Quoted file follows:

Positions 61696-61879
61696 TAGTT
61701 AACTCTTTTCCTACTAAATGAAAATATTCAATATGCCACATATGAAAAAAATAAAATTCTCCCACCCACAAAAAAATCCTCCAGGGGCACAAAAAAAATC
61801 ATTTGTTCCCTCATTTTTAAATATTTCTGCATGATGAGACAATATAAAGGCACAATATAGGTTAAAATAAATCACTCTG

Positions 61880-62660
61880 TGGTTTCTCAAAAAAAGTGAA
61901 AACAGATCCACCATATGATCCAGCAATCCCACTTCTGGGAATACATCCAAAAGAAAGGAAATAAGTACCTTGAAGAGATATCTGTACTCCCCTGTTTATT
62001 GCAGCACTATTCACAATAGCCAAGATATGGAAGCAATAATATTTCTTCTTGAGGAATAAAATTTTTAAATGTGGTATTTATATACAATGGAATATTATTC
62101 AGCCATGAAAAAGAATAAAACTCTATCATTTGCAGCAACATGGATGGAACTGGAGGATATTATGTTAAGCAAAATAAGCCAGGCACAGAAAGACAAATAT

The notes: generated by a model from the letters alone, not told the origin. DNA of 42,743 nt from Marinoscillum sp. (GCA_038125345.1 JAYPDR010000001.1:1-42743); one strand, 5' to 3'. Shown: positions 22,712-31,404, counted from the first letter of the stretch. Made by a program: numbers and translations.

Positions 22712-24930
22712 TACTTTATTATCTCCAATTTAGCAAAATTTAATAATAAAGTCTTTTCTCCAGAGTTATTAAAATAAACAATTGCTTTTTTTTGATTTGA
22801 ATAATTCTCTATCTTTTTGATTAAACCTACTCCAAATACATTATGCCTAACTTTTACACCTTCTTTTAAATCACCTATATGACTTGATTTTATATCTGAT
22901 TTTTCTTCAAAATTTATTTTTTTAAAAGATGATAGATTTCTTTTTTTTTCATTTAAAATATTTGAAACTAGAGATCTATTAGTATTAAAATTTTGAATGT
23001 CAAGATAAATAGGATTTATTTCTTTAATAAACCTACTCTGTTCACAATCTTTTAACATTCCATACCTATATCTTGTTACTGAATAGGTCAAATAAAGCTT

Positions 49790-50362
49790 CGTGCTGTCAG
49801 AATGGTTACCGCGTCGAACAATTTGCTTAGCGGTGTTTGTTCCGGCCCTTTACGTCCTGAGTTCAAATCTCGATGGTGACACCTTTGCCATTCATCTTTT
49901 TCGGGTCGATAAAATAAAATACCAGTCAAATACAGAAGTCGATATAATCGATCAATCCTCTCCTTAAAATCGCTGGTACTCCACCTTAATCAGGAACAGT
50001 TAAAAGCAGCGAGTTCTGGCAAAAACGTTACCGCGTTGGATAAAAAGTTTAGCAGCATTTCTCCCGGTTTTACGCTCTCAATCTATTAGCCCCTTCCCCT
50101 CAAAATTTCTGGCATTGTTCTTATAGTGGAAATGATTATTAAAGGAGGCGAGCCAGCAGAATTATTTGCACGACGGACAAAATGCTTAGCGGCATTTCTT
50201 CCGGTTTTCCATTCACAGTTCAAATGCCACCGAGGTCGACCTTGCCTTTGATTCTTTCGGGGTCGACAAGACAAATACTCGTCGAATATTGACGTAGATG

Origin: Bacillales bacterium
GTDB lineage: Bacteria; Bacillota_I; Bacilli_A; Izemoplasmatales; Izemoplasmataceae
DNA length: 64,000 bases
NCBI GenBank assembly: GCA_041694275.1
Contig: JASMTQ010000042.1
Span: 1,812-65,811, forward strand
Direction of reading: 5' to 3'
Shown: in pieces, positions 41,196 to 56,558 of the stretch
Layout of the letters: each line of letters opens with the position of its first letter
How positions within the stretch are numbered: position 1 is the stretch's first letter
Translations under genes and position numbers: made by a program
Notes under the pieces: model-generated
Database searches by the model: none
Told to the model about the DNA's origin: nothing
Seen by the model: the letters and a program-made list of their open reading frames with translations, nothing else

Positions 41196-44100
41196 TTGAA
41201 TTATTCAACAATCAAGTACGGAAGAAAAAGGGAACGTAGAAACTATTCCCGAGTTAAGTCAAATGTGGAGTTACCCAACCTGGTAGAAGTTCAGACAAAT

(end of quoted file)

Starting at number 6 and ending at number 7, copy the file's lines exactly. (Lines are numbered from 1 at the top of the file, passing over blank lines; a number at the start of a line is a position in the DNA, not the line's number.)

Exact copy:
61880 TGGTTTCTCAAAAAAAGTGAA
61901 AACAGATCCACCATATGATCCAGCAATCCCACTTCTGGGAATACATCCAAAAGAAAGGAAATAAGTACCTTGAAGAGATATCTGTACTCCCCTGTTTATT